The Chicago Bulls still haven’t decided if they want to keep rolling with a team that’s built around Jimmy Butler, or blow the whole thing up and trade their rising franchise player. Whatever they decide, it’ll also mean making a decision on Dwyane Wade’s future.
Wade didn’t come to Chicago to be part of a rebuilding project, even if it’s a short one. This season isn’t going according to plan, with the Bulls barely hanging on to 8th in the East with a 20-21 record. Wade is doing OK, averaging 18.8 points per game in his 14th NBA season, turning 35 just a few days ago. But Rajon Rondo has been a disaster, the bench has been inconsistent at best, and while Butler has been fantastic; good enough to earn a starting spot in the 2017 NBA All-Star game, it hasn’t been enough.
I would be a liar to say that I want to play on a team with all 21-year-olds. You know what I mean? And be a part of the future building. I would be a fool to say that. But you also want to be in the best position for what you think is for you at that time, too. One of the main reasons I’m here is Jimmy. He’s the one who called me and got me to come here. So that’s a big part of my decision and everything else, is what Jimmy’s doing, what his future looks like and all that. And I’ve made it very clear. So I have no idea from that standpoint. You just have to wait and see and then see what works out.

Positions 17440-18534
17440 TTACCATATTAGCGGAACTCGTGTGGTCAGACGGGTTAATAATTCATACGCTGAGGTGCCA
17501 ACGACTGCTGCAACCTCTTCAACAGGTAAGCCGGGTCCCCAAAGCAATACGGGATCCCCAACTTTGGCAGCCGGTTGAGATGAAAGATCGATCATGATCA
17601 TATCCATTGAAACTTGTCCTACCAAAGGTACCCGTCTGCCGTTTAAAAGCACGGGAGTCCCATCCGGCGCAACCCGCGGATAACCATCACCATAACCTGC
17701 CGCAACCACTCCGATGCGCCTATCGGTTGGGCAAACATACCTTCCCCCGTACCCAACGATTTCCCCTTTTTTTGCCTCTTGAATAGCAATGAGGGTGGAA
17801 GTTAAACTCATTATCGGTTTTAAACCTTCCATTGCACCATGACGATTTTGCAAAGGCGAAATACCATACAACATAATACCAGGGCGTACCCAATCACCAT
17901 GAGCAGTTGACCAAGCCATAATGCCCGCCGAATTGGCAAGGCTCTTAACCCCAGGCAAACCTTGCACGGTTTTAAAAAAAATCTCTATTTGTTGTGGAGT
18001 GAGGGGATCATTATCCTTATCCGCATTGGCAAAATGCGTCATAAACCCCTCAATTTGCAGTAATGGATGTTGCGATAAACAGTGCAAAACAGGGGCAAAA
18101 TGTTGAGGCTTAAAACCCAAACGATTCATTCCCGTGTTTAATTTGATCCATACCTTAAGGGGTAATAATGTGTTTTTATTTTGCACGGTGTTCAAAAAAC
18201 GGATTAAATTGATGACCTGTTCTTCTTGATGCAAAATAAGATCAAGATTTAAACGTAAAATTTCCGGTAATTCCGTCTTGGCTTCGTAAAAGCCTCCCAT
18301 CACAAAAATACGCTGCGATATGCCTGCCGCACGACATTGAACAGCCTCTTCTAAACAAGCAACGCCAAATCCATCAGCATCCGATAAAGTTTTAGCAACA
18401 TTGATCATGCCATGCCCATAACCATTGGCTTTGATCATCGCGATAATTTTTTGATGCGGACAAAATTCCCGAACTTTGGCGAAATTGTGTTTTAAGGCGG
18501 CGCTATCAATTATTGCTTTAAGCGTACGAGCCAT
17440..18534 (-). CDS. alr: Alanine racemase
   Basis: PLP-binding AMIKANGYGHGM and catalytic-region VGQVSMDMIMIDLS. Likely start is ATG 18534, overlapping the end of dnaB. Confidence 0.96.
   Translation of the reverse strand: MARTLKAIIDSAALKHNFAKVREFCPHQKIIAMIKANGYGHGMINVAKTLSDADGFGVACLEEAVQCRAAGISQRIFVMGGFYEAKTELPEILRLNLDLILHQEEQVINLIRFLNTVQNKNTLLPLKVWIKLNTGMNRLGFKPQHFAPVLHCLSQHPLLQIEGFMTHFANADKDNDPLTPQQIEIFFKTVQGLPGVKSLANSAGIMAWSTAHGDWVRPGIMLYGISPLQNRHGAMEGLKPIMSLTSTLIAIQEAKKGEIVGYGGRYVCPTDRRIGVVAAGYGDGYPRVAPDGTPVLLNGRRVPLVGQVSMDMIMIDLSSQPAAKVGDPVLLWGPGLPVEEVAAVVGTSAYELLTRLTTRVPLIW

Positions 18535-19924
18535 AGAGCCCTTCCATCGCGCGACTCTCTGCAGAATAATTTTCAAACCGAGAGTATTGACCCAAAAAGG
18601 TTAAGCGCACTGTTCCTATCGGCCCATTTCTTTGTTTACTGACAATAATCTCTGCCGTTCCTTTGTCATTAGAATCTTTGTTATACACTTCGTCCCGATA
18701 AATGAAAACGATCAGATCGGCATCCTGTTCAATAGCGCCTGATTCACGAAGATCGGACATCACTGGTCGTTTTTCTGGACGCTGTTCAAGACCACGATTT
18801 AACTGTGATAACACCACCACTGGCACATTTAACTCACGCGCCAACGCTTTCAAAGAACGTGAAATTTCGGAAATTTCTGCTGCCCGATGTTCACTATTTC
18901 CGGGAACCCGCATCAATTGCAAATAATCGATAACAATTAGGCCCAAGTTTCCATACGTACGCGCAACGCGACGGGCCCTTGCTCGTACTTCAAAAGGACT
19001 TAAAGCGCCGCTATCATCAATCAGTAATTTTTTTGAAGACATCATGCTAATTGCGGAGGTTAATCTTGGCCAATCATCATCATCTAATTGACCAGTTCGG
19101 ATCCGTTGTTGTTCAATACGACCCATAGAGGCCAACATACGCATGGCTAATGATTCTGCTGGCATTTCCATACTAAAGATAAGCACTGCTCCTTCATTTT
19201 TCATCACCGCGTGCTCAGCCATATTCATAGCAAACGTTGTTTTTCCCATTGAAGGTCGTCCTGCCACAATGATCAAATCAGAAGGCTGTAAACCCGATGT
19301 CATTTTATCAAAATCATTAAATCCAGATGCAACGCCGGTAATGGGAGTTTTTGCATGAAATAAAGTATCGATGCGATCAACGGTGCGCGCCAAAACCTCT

And it’s easy to understand where Wade is coming from. While winning a championship wasn’t the main thing on his mind when leaving the Miami Heat, he did expect to be part of something a bit more successful in Chicago. The Bulls didn’t look like contenders once they assembled their team for the season, but it should have been closer to the top 4 in the East than struggling to win a place in the playoffs, something they failed to do last season. The Bulls haven’t missed the postseason two years in a row since their post-dynasty stretch, going 6 straight years without making the playoffs.
No one is thinking that far ahead, but the Bulls are considering sending Butler away and having a fresh start. The thing is, whether Wade wants to or not, rebuilds don’t usually include 35-year old players who make $23 million a season or more. Wade has a player option for $23.8 million next season. Obviously, if he doesn’t like the direction the Bulls are heading in he can become a free agent, but I’m not sure a team is going to give him that much money next summer, even with the numbers he’s putting up. The generous offer from the Denver Nuggets which Wade praised so much isn’t necessarily going to be there in six months.
The Bulls are also buyers in this market, but with a potential rebuild in mind, are never going to go all in trying to steady the ship. They’re willing to give away Rajon Rondo for nothing. A buyout won’t happen because Rondo knows it’s going to be slim pickings for him once he hits free agency. To make a long story short, this is an organization that will be hitting the reset button at some point. They just wanna drag out that moment as much as possible.